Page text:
Published online by Cambridge University Press: 18 July 2019
Philosophers through the ages have stressed time as a critical variable in life, and developmentalists today pretend to a lifespan framework. Paradoxically, many construals of time are still neglected in developmental science. This chapter focuses on time and fleshes out three developmental perspectives on time: the chronosystem from the bioecological systems framework, transaction, and specificity.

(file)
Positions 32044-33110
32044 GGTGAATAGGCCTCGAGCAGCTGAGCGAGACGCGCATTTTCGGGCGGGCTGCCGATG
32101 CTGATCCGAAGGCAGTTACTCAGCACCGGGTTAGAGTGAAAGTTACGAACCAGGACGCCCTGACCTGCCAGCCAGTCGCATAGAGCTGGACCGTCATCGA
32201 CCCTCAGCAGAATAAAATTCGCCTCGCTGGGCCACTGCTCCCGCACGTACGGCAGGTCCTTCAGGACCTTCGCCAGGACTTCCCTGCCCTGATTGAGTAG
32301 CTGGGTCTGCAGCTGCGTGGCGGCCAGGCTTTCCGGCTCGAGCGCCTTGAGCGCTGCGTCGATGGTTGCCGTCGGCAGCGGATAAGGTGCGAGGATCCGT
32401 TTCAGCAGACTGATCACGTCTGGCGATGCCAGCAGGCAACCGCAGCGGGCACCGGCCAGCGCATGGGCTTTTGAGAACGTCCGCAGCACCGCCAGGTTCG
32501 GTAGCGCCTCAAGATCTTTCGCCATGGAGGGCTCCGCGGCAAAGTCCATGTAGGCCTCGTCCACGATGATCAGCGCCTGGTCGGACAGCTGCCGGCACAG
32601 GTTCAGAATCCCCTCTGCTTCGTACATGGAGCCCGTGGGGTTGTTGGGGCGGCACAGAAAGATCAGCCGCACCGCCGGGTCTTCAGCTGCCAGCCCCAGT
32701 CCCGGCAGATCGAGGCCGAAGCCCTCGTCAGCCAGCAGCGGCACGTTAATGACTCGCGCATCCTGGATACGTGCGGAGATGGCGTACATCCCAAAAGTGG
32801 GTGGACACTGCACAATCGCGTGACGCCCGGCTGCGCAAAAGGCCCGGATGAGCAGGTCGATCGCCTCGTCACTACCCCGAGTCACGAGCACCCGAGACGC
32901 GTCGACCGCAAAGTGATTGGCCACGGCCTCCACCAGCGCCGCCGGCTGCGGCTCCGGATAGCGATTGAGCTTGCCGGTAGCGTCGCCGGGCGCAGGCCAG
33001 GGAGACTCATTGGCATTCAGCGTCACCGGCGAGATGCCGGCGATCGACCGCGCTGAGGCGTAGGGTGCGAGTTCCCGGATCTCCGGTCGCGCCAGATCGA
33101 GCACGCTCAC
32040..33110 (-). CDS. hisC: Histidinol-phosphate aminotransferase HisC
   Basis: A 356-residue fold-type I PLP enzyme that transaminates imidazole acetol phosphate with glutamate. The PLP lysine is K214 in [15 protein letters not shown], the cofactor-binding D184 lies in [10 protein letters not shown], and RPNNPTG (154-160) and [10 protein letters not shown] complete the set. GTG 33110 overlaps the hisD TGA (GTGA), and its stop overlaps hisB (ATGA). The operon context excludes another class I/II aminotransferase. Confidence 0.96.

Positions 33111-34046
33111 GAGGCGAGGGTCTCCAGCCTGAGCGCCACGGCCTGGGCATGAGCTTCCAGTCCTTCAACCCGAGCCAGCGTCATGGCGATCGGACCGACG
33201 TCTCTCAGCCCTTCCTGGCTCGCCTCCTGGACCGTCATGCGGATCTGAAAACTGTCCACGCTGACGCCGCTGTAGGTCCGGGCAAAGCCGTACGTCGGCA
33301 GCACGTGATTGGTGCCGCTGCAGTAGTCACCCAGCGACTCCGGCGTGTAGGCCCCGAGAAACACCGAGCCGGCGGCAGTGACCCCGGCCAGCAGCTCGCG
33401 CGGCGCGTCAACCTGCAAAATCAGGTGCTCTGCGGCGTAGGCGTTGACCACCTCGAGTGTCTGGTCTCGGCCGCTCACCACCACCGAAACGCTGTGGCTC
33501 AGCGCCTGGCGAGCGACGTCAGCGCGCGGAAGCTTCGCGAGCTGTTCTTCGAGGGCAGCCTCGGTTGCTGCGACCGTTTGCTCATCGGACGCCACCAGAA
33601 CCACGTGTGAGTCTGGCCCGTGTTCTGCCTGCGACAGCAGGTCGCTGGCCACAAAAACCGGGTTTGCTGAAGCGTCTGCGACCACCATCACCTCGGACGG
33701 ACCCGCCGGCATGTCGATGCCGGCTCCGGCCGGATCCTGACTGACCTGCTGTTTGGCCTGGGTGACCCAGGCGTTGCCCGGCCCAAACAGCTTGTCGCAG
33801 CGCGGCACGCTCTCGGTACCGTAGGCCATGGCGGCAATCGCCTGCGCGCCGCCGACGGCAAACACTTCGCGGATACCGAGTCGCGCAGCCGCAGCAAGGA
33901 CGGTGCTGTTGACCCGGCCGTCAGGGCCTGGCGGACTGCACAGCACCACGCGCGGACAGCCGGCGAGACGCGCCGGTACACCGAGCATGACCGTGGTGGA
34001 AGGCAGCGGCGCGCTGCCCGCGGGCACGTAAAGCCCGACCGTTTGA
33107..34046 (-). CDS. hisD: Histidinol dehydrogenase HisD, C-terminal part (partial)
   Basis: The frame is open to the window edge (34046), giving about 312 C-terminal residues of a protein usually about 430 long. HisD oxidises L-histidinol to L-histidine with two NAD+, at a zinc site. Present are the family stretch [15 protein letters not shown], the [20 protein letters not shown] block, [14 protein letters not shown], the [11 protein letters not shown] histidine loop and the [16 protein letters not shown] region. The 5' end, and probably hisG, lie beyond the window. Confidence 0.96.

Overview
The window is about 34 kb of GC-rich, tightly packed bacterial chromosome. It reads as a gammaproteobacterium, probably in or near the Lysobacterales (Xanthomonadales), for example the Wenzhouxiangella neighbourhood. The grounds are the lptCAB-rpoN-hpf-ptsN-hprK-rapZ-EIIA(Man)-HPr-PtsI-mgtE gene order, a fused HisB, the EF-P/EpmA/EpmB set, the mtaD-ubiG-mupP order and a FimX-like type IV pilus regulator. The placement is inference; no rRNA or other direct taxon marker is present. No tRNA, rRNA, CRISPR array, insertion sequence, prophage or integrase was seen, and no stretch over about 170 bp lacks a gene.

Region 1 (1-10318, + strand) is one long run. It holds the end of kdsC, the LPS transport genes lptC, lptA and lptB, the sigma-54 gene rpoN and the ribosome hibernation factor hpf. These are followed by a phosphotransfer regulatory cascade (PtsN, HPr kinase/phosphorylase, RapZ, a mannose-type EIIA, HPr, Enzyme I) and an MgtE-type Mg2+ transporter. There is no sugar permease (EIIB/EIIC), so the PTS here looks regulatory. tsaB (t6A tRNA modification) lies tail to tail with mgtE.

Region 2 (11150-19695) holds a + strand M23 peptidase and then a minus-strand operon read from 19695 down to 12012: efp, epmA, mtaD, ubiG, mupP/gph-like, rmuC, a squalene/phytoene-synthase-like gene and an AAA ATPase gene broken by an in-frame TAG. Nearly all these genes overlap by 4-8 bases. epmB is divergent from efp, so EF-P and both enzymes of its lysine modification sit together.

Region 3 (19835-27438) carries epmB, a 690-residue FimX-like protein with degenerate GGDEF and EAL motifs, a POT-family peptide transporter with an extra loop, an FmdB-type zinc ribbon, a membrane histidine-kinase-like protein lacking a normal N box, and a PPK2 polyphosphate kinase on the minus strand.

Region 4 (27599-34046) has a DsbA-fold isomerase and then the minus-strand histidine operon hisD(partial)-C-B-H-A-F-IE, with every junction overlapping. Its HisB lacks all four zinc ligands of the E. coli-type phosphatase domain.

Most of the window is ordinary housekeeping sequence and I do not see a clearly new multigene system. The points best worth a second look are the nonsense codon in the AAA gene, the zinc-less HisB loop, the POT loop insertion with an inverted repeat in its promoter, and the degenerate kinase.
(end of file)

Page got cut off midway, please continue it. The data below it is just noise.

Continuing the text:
Bioecological systems theory characterizes development as a joint function of process, person, context, and time. The principle of transaction in development asserts that characteristics of individuals shape their experiences, and reciprocally experiences shape the characteristics of individuals, through time. Finally, the specificity principle contends that understanding lifespan development depends critically on what is studied in whom, how, and when. Time fits integrally into each prevailing developmental perspective.